Catalysing Change Week | 1–5 May 2023

Solutions from the Frontlines

How to Conduct Research on Program Impact Under Humanitarian Conditions

10 May 2022 | 18:00 - 19:00 CEST
(Policy) Roundtable discussion

This session will be a panel sharing challenges and solutions for conducting research under humanitarian conditions to evaluate impact of programs. Speaker’s bio: 1. Rana Dajani Professor of molecular cell biology, Hashemite University, Jordan, Harvard Radcliff fellow, a Fulbrighter, Eisenhower fellow, Yale and Cambridge visiting professor. Research area: refugee youth and the epigenetics of trauma across generations and world expert on genetics of Circassian and Chechan populations in Jordan. Established stem cell research ethics law in Jordan. Advocate for biological evolution and Islam, Member UN women Jordan advisory council. Established a women mentor network, and received Partnerships for enhanced engagement in research (PEER) award 2014. Organized the first gender summit for the Arab world 2017. Most influential women scientists in Islamic World, 12 among100 the most influential Arab women, Global Changemaker Award for celebrating, President of the Society for the Advancement of Science, Technology and Innovation in the Arab World. Awarded the Jordan star of science by His Majesty King Abdullah II. Developed a community-based model “We love reading” changing mindsets through reading to create changemakers, received World Innovation Summit in Education Award 2014, King Hussein Medal of Honour 2014, UNESCO International Literacy Prize 2017, World Literacy Council Award 2018 and the Jacobs social entrepreneurship award 2018, Science, Technology and Innovation Award UN 2019, Ashoka Fellow 2019, UNHCR Nansen Refugee awardee 2020, Schwab Social entrepreneur 2022. 2- Catherine Panter-Brick Catherine Panter-Brick is the Bruce A. and Davi-Ellen Chabner Professor of Anthropology, Health, and Global Affairs at Yale University. A medical anthropologist trained in human biology and the social sciences, she holds appointments in the Jackson Institute for Global Affairs, the Department of Anthropology, and the School of Public Health. Professor Panter-Brick is an expert on risk and resilience, having spent three decades working with people affected by violence, poverty, and marginalization. Her work with Syrian refugee youth is an example of scientific research evaluating the extent to which interventions can alleviate stress, boost resilience, and improve lives in war-affected communities. She has integrated methods from ethnography, cross-cultural psychiatry, child development, and stress biology to learn about the impact of violence on youth mental health in Jordan, Afghanistan, and Nepal. She has also led interdisciplinary research projects in Ethiopia, the Gambia, Nepal, Niger, Pakistan, Saudi Arabia, Tanzania, the UK, and just recently, the US-Mexico border. For her work in humanitarian areas, she received the Lucy Mair Medal, awarded by the Royal Anthropology Institute to honor excellence in the application of anthropology to the active recognition of human dignity. Prior to coming to Yale, she was a Professor of Anthropology at Durham University and a Fellow at St Hugh’s College, Oxford University. 3- Susanna Chui Susanna’s publications cover research areas in leadership and identity, social entrepreneurship, and social impact measurement. Her teaching encompasses leadership, social entrepreneurship, sustainability, corporate social responsibility (CSR), business ethics, and organizational behaviour. her research experience also extends to examining social impact measurement, CSR, stakeholder management and human resources issues in organizational contexts. Appointed by the Chief Secretary of the HKSAR Government, Susanna was part of the Social Innovation and Entrepreneurship Development Fund Task Force under the Commission of Poverty from 2012-2018. Moreover, she has been engaged in social innovation and social entrepreneurship as a Director of the Fullness Social Enterprise Society. Susanna has completed her PhD in Leadership at Durham University. Her Master of Research Degree in Leadership was accomplished with the University of Exeter. Her first Master in Mass Communications Research was obtained from the University of Leicester and she holds a Bachelor of Arts Degree in English from the University of York. 4- Heather Flowe: Professor Heather Flowe (School of Psychology, UoB) develops memory-enhancing, broad-reach, low-cost procedures that enable witnesses and victims to achieve their best evidence in criminal proceedings, particularly in the areas of sexual violence and criminal identification. She works with survivor organizations, legal practitioners (e.g., the CPS, the police) and governments to develop best practice guidelines for documenting and investigating incidents. With Professor Dajani, she leads the Rights for Time Research Network (, funded by the Arts and Humanities Research Council, Global Challenges Research Fund), which commissions community-led research on humanitarian protection in the Global South, as well as the CARE project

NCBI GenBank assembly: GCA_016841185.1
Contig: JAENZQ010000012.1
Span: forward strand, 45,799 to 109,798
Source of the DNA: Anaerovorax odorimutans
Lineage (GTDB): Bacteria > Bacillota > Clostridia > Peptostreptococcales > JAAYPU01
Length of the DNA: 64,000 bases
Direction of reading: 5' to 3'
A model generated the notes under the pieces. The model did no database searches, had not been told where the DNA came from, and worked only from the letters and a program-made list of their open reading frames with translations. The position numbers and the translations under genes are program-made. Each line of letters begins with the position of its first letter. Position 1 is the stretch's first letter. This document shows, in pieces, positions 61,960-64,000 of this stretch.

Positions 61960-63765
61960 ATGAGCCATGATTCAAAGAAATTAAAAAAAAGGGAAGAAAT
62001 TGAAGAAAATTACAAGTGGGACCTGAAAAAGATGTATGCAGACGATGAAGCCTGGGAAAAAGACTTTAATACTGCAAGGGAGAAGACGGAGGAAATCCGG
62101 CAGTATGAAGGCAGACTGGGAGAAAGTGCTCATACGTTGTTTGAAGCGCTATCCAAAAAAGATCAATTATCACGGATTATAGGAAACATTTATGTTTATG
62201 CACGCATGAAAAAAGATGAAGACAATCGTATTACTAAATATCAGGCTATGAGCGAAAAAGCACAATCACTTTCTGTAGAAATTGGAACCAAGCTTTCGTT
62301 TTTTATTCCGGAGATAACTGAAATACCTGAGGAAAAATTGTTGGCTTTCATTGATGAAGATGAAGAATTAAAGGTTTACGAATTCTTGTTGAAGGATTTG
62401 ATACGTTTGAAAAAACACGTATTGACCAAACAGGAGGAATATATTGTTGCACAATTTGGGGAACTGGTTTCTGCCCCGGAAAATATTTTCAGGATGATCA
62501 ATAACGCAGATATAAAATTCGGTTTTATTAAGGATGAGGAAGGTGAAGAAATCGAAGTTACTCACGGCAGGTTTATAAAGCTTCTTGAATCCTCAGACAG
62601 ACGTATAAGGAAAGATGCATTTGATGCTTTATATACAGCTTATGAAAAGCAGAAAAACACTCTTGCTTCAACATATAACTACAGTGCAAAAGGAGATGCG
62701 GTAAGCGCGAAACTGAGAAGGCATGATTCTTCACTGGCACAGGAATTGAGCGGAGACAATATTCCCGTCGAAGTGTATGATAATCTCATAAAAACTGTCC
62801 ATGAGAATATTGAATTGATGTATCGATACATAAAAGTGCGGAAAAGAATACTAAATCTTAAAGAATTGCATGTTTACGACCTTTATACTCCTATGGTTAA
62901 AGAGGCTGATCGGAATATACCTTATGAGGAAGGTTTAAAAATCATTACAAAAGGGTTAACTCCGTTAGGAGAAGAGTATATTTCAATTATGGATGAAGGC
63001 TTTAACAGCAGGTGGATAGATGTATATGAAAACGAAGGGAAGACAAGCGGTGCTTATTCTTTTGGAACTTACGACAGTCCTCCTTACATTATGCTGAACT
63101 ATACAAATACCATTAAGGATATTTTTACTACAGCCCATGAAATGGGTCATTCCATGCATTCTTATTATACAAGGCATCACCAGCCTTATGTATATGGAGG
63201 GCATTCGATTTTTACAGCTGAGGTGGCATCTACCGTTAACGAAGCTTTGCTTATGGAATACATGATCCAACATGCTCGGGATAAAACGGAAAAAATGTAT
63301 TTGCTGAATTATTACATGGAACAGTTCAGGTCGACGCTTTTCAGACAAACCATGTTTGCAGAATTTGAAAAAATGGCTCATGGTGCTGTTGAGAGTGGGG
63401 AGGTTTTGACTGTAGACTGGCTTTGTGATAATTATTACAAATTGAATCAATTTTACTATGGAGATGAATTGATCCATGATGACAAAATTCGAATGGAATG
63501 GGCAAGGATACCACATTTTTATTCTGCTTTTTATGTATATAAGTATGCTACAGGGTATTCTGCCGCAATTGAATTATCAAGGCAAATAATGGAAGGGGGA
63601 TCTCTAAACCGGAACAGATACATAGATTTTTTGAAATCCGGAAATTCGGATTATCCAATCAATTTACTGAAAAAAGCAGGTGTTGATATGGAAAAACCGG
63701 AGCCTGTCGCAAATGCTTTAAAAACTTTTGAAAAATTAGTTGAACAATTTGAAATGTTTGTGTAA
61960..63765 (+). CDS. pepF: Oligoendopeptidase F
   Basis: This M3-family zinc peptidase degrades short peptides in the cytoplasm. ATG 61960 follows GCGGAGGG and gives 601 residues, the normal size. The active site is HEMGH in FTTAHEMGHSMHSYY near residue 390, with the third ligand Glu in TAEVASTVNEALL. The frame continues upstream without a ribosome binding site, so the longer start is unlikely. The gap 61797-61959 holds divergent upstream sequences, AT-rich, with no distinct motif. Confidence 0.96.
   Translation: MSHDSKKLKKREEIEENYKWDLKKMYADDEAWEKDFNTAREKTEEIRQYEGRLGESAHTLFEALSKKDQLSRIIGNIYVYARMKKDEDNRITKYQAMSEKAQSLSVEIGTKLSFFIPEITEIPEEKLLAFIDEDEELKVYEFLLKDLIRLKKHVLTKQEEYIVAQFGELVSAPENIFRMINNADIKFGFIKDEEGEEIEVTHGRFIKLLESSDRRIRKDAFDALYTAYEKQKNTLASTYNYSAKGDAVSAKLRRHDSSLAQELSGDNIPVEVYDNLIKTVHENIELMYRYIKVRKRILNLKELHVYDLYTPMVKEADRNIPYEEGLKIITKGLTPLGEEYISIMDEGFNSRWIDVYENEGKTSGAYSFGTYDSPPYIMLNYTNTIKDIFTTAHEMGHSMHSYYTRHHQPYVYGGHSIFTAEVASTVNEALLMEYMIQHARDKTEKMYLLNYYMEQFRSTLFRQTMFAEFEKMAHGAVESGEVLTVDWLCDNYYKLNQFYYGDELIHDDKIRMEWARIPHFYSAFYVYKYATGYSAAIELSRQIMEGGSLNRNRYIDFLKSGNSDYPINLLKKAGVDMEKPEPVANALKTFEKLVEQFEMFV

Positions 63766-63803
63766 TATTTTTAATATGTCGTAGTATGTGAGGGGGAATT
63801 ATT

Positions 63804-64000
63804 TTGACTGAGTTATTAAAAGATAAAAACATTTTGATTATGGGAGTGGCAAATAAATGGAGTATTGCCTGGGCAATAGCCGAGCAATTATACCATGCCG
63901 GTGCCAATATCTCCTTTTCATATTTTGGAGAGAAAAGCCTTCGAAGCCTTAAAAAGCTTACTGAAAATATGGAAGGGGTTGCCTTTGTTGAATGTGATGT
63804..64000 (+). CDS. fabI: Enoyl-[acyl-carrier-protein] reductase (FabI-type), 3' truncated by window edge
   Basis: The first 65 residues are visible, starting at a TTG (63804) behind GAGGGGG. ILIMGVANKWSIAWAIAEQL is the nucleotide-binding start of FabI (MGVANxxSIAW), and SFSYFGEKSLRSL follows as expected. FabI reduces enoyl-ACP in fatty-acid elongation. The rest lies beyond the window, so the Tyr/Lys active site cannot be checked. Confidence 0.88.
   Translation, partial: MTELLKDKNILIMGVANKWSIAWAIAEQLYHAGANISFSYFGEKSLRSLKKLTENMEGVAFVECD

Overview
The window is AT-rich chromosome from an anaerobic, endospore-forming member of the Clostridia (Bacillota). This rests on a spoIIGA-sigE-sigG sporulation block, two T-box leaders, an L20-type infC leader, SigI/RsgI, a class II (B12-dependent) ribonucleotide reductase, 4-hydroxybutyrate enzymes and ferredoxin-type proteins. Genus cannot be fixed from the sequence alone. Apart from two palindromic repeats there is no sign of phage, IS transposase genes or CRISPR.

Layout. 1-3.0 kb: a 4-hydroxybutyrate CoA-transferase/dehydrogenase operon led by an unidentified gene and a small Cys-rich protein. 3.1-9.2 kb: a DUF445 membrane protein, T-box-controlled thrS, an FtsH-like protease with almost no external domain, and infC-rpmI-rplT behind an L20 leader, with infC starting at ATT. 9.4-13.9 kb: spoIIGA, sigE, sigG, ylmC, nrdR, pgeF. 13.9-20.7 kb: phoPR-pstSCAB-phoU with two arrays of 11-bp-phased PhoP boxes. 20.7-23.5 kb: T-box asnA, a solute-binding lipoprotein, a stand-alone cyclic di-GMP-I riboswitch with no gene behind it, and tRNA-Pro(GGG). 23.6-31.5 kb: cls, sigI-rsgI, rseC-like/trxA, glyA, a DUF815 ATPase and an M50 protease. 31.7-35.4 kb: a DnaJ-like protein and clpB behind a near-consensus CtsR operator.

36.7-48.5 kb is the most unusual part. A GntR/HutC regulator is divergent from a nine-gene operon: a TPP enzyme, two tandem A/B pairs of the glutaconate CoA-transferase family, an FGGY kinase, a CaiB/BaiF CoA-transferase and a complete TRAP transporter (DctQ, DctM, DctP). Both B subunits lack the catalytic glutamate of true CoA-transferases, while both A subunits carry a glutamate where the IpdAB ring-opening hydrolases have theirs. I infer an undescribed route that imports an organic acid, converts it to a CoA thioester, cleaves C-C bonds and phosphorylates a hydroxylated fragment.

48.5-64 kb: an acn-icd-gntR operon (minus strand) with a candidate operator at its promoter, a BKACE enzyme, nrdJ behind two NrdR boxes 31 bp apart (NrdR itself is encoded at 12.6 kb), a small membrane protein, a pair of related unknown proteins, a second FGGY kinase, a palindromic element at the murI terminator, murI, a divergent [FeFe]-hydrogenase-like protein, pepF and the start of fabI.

The hosts

Rana Dajani Catherin Panter-Brick Susanna Chui Heather Flowe

Sustainable development goals

GOAL 17: Partnerships to achieve the Goal

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